Feeling the effects of nicotine withdrawal is enough to make you want to light a cigarette, but if you know the facts about how long you need to tough it out, you might be able to make it past the most difficult part of quitting smoking. The duration of nicotine withdrawal symptoms varies from person to person.
Duration of Physical Effects
The physical effects of nicotine withdrawal last the least amount of time. These physical symptoms can range from headaches and a rapid heart rate to stomach pain and dizziness. Most symptoms of nicotine withdrawal peak around the third to fifth day and slowly taper off after that, according to The Quit Smoking Community. Some people feel physical symptoms from nicotine cessation for much longer than others, depending on a few factors. The following are factors that contribute to how long your physical symptoms will last:
Detoxification of nicotine depends on how long it takes for your body to rid itself of the nicotine and return to a nicotine-free state. You can help this process by drinking a lot of fluids, which will help flush your body out.
Years as a Smoker
If you've smoked for years rather than months, it might take longer for you to feel better physically because your body has grown so accustomed to functioning with nicotine.
Usual Amount Smoked
If you only smoked a couple of cigarettes a day, you will probably not experience physical symptoms as long as someone who was a heavy smoker.
Duration of Psychological Symptoms
The psychological symptoms of nicotine withdrawal can be far more difficult for some people to deal with than others. Not only that, these symptoms can last much longer than the physical ones. Someone can feel the psychological effects from quitting smoking as soon as two to three hours after having the last cigarette, and these symptoms can last quite a while. However, as time goes by, you should see a general tapering off of some of the psychological symptoms of nicotine withdrawal.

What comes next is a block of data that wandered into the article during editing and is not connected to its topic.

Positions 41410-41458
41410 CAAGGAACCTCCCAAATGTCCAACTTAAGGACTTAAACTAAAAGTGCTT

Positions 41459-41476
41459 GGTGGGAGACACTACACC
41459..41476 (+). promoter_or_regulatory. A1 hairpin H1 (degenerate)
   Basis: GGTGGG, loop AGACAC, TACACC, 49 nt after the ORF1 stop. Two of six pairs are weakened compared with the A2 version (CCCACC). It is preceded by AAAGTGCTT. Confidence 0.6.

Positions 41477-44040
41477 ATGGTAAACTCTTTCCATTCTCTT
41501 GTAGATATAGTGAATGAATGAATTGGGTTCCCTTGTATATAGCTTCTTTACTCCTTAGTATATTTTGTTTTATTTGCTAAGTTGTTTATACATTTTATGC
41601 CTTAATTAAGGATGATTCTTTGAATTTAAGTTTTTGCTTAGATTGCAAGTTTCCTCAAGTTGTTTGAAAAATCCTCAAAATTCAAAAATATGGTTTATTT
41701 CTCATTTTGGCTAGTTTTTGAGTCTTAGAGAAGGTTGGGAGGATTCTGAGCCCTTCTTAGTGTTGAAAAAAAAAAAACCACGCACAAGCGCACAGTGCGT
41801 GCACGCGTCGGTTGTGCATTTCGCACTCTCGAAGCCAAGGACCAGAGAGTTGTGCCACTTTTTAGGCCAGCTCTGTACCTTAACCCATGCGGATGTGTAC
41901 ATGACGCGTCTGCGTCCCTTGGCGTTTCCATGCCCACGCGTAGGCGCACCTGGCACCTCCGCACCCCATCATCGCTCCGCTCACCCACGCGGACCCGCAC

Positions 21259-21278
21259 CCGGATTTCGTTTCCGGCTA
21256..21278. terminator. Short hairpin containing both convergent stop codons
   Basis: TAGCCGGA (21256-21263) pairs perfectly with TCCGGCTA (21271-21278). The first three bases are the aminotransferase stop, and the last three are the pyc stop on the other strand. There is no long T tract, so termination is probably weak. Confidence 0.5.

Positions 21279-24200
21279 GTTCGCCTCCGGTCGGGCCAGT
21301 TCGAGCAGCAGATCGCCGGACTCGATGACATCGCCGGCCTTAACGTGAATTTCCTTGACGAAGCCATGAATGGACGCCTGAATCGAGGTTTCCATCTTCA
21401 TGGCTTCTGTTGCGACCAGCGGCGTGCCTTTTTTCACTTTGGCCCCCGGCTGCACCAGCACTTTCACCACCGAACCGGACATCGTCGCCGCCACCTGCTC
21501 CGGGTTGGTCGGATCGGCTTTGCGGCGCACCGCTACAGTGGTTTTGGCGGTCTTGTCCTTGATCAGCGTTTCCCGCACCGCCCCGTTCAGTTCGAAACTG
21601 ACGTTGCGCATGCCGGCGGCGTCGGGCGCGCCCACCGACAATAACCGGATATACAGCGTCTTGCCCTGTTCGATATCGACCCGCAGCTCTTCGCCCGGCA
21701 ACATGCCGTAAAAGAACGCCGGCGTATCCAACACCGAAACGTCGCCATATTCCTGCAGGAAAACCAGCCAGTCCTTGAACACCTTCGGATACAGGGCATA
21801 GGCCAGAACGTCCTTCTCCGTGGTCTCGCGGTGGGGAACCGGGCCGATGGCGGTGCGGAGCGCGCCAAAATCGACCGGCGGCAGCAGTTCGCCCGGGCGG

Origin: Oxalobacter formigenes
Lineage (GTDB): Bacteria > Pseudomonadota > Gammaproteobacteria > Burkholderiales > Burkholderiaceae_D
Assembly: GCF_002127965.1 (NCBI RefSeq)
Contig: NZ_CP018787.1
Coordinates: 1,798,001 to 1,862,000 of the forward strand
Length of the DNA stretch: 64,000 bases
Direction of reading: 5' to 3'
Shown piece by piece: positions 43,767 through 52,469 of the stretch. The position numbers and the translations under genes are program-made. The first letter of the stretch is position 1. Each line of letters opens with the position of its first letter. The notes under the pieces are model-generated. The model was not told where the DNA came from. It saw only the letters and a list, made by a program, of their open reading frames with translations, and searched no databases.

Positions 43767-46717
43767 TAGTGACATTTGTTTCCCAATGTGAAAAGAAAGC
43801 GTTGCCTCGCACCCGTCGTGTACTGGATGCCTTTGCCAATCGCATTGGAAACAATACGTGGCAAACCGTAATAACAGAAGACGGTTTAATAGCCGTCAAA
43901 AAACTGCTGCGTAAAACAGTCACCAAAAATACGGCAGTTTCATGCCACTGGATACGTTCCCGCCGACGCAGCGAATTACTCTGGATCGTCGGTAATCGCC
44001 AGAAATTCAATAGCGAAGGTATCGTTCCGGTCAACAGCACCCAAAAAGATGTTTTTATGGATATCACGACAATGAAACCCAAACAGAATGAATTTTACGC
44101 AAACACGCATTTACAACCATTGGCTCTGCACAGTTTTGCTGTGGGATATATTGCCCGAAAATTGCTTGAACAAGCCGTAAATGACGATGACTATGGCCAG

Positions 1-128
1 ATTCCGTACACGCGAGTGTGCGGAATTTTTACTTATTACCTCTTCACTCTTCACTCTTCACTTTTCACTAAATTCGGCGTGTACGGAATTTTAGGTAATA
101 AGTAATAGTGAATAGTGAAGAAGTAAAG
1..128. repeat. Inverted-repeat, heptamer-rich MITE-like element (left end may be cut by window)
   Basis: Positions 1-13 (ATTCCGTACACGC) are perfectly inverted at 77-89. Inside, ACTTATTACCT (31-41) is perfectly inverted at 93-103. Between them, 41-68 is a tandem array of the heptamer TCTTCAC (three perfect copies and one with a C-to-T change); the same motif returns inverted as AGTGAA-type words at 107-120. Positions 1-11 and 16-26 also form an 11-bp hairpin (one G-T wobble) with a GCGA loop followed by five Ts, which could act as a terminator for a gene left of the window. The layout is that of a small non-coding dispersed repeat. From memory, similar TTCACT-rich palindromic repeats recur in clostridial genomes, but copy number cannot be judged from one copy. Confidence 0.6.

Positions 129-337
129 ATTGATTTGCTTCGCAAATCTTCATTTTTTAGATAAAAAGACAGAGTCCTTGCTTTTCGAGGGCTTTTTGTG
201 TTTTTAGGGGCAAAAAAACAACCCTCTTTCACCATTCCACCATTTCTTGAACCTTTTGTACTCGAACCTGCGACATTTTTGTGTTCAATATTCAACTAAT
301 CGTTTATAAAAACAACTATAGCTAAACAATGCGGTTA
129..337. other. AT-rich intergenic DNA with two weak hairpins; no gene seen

Quitting smoking can leave you with feelings of depression and anxiety, insomnia, agitation and irritability and restlessness. Some of these symptoms will take longer to subside than others. The good news is, once you have steered clear of nicotine for three months, your brain chemistry should return to normal, so most psychological symptoms of withdrawal should go away.
The following are factors that contribute to the duration of psychological effects of nicotine withdrawal:
- Number of years using nicotine - If you smoked for years, it has become a huge part of your life. It's like losing a close friend, and that can be depressing. You may yearn to have this part of your life back, and that longing can last for a long time.
- How well you know your triggers - Knowing what triggers you to begin smoking can help you avoid the temptation to light up again. For example, if you associate smoking with your daily cup of coffee, try avoiding it temporarily.
- How effectively you incorporate coping mechanisms - If you lack effective coping mechanisms, you may have a difficult time when stressful situations arise because you don't have smoking to fall back on. The American Cancer Society offers a list of several coping strategies, including things like breathing exercises and substitution methods to help relieve your habit of smoking.
- If you have support surrounding you to help - Having the support of family and friends can help you through those times when you want to give up and begin smoking again. Someone without support may not have the willpower to turn away a cigarette if offered or refrain from buying a pack at the local gas station. One study performed on social networks and smoking behavior concluded that if a spouse quits smoking, their partner's chances of continuing to smoke is decreased by 67 percent.
- Your ability to keep busy - Keeping your mind and body busy can help you through the cravings and thought processes associated with the psychological effects of smoking. You may consider substituting one habit (your smoking) with another that is much more productive and healthy, such as quick bouts of cardio exercise.
You may hear some smokers talk about how they haven't had a cigarette for years, but they still have the craving for one once in a while. This feeling is typical of any person with an addiction, whether it's drinking or drugs. Addiction recovery is an ongoing process, and you are never completely free from the addiction. Some people relapse and have a cigarette, but what's important is that they get back on track. Just keep in mind, each day without a cigarette is a victory and another day free from nicotine.